I think we always knew this was going to be the end goal as we built our Dope & Dank brand—really focusing on all the verticals, from beer to events to curation. But it wasn’t until we met James Watts and Martin Dickie at BrewDog in 2018 that we were able to visualize how Crowns & Hops Brewery could truly come into existence.

TEO: It’s very stark and polarizing to consider that it took a Scottish-based brand to understand what we were doing for American craft beer. No one else even broached that conversation with us about opening a brewery. We worked on a project where BrewDeog was filming content, and once they saw our impact, these guys—the largest independent craft brewing group in the world—immediately came to us and said, “How can we help you? We don’t want to own you. We just want to help you with what you’re doing, because inherently we’re going to get more business because you’re getting more business.”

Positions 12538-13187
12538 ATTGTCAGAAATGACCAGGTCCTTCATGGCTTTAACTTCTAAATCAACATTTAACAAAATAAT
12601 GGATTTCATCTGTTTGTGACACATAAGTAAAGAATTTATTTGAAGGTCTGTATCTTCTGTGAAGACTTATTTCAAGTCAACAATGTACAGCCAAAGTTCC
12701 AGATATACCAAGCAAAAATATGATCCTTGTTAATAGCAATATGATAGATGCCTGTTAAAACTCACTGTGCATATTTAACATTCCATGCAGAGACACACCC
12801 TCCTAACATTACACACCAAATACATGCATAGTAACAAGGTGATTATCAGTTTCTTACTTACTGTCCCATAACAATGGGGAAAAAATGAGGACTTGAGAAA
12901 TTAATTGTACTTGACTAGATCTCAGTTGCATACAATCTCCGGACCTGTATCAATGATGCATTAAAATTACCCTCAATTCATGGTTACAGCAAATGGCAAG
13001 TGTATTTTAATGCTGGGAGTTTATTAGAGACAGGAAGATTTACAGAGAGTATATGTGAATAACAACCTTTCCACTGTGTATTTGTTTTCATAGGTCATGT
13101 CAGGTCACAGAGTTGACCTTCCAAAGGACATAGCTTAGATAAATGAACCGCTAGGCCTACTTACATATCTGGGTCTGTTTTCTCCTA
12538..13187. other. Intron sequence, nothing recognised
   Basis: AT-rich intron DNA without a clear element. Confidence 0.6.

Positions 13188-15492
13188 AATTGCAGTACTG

Six months later, we were on this panel with a woman by the name of Simone Washington—at the time she was in charge of diversity, inclusion, and racial equity for Ben and Jerry’s—and she gave us a document by the Kellogg Foundation called “A Business Case for Racial Equity.” That was the first time we read anything that gave us language associated with what we were actually accomplishing, and the significance of it, and the fact that it wasn’t a zero-sum game. For American craft beer, racial equity and diversity and inclusion had always been more of a zero-sum game versus a strategy for economic success.

That document says if we focus on racial equity today, our country stands to see an impact of $8 trillion to the national GDP by 2050. It made such an impact on us. We decided to really lean into that and create an initiative based off of that $8 trillion number, called 8 Trill Pils.